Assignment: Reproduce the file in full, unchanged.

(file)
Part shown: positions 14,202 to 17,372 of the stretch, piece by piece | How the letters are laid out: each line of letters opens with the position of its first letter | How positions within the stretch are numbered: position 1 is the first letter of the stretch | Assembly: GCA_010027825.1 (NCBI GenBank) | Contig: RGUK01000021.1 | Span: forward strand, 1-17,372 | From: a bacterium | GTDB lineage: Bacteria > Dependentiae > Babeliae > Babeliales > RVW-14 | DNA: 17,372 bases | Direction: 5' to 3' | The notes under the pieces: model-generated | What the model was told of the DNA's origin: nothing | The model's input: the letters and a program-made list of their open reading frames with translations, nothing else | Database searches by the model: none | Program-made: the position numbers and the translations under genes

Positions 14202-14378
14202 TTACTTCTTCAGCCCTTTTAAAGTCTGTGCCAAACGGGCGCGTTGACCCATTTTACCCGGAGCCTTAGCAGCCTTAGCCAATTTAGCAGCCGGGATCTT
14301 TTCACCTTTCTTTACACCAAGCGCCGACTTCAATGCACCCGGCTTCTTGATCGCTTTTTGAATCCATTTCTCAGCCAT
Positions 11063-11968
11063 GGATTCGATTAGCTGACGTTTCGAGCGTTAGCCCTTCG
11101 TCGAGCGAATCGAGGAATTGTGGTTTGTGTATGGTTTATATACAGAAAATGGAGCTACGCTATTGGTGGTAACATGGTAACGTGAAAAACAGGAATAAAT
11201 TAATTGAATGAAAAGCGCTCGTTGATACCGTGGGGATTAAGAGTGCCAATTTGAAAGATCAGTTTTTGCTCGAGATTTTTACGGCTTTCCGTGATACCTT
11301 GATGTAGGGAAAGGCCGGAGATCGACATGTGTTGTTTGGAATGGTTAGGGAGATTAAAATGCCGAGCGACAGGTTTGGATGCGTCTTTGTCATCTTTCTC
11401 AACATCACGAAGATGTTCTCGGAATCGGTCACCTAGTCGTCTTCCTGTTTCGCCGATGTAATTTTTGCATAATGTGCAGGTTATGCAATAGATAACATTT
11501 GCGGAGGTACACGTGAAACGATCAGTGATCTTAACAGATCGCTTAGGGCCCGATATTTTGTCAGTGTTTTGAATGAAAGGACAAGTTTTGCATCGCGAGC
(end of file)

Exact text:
Part shown: positions 14,202 to 17,372 of the stretch, piece by piece | How the letters are laid out: each line of letters opens with the position of its first letter | How positions within the stretch are numbered: position 1 is the first letter of the stretch | Assembly: GCA_010027825.1 (NCBI GenBank) | Contig: RGUK01000021.1 | Span: forward strand, 1-17,372 | From: a bacterium | GTDB lineage: Bacteria > Dependentiae > Babeliae > Babeliales > RVW-14 | DNA: 17,372 bases | Direction: 5' to 3' | The notes under the pieces: model-generated | What the model was told of the DNA's origin: nothing | The model's input: the letters and a program-made list of their open reading frames with translations, nothing else | Database searches by the model: none | Program-made: the position numbers and the translations under genes

Positions 14202-14378
14202 TTACTTCTTCAGCCCTTTTAAAGTCTGTGCCAAACGGGCGCGTTGACCCATTTTACCCGGAGCCTTAGCAGCCTTAGCCAATTTAGCAGCCGGGATCTT
14301 TTCACCTTTCTTTACACCAAGCGCCGACTTCAATGCACCCGGCTTCTTGATCGCTTTTTGAATCCATTTCTCAGCCAT
Positions 11063-11968
11063 GGATTCGATTAGCTGACGTTTCGAGCGTTAGCCCTTCG
11101 TCGAGCGAATCGAGGAATTGTGGTTTGTGTATGGTTTATATACAGAAAATGGAGCTACGCTATTGGTGGTAACATGGTAACGTGAAAAACAGGAATAAAT
11201 TAATTGAATGAAAAGCGCTCGTTGATACCGTGGGGATTAAGAGTGCCAATTTGAAAGATCAGTTTTTGCTCGAGATTTTTACGGCTTTCCGTGATACCTT
11301 GATGTAGGGAAAGGCCGGAGATCGACATGTGTTGTTTGGAATGGTTAGGGAGATTAAAATGCCGAGCGACAGGTTTGGATGCGTCTTTGTCATCTTTCTC
11401 AACATCACGAAGATGTTCTCGGAATCGGTCACCTAGTCGTCTTCCTGTTTCGCCGATGTAATTTTTGCATAATGTGCAGGTTATGCAATAGATAACATTT
11501 GCGGAGGTACACGTGAAACGATCAGTGATCTTAACAGATCGCTTAGGGCCCGATATTTTGTCAGTGTTTTGAATGAAAGGACAAGTTTTGCATCGCGAGC